After a tour around the yard we went to the quarry, I was shown a very, very big pile of rocks and told to help myself. It took two days to pick out seven of them.
The dressing yard. This lot was off to Bath.
Err…I want the one at the back please
A 40 ton hand
‘We’re not afraid of a bit of stock,’ he told me
The collection of leftovers was amazing. These bull-nosed steps are now waiting in my lockup for the right project
‘Mud, we do rocks and mud,’ the foreman says to me after i step in a big squashy lump of it
UncategorizedComments Off on Recent landscaping and gardening around Cheltenham
Too long, too long between posts. We have been extremely busy with longer than usual spring fever. Some interesting projects going on in Cheltenham, Oxford and London which means we will be able to update the landscaping project’s page soon. So i thought the best i could do would be to add some photo’s from recent travels and work. As ever these are straight out of the camera, not time to edit.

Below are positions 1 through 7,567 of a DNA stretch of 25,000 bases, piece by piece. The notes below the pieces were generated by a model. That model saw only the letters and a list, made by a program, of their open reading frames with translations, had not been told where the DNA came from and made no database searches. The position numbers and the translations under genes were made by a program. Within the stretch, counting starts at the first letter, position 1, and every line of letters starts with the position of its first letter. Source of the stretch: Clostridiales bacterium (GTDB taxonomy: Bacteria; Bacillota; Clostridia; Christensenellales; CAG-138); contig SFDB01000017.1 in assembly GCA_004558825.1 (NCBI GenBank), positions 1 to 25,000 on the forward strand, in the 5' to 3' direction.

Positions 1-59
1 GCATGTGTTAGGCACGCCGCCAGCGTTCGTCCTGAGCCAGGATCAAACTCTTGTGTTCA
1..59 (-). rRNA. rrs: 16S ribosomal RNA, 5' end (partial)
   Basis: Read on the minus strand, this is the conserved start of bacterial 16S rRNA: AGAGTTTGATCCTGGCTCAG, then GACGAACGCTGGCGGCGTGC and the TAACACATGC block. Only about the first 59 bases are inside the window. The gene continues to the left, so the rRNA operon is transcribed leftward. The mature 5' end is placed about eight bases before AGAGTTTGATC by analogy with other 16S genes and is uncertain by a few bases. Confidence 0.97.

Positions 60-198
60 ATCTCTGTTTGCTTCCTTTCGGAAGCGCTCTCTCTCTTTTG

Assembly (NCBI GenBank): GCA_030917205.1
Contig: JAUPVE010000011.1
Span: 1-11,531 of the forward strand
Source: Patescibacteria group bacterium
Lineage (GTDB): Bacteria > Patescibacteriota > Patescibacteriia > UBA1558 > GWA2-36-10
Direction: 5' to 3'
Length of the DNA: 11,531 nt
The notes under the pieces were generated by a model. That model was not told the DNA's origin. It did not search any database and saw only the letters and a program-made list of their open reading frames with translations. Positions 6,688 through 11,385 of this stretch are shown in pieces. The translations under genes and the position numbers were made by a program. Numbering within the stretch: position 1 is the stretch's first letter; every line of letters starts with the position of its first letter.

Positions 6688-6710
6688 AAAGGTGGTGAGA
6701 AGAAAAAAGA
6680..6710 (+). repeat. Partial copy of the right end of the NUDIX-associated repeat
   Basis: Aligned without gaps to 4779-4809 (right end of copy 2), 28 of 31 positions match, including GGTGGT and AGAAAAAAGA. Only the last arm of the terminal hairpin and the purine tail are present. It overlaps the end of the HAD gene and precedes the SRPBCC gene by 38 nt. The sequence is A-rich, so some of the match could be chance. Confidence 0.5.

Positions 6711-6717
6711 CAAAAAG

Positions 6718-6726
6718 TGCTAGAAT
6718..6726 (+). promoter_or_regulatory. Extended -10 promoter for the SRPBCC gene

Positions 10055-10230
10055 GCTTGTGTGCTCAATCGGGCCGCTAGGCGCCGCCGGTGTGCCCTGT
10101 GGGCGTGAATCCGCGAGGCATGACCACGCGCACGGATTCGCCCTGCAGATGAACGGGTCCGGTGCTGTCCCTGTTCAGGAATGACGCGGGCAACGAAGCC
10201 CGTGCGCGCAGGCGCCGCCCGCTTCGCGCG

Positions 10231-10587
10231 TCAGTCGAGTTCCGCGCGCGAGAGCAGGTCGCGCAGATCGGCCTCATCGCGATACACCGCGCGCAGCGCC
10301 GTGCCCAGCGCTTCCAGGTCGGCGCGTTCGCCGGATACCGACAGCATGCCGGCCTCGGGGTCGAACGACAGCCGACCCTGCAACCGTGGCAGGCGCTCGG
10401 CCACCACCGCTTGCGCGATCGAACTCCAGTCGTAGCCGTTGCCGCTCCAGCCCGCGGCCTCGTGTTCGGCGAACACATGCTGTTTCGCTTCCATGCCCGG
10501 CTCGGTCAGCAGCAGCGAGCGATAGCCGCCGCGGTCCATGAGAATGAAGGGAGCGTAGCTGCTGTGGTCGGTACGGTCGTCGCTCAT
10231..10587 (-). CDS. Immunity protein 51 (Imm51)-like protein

Too long, too long between posting. We have been extremely busy with a longer than usual spring fever. Some interesting project going on which means we will be able to update the landscaping project’s page soon. So i thought the best i could do would be to add some photo’s from recent travels. As ever these are straight out of the camera, not time to edit.
Bought from a market in its native island, Shikoku – Japan, Arisaema sikokianum. What magical flowers.
Part of our increasing even work we made these planter for Let’s Rent opening office party. Some more coming up for the Cheltenham music fesitval.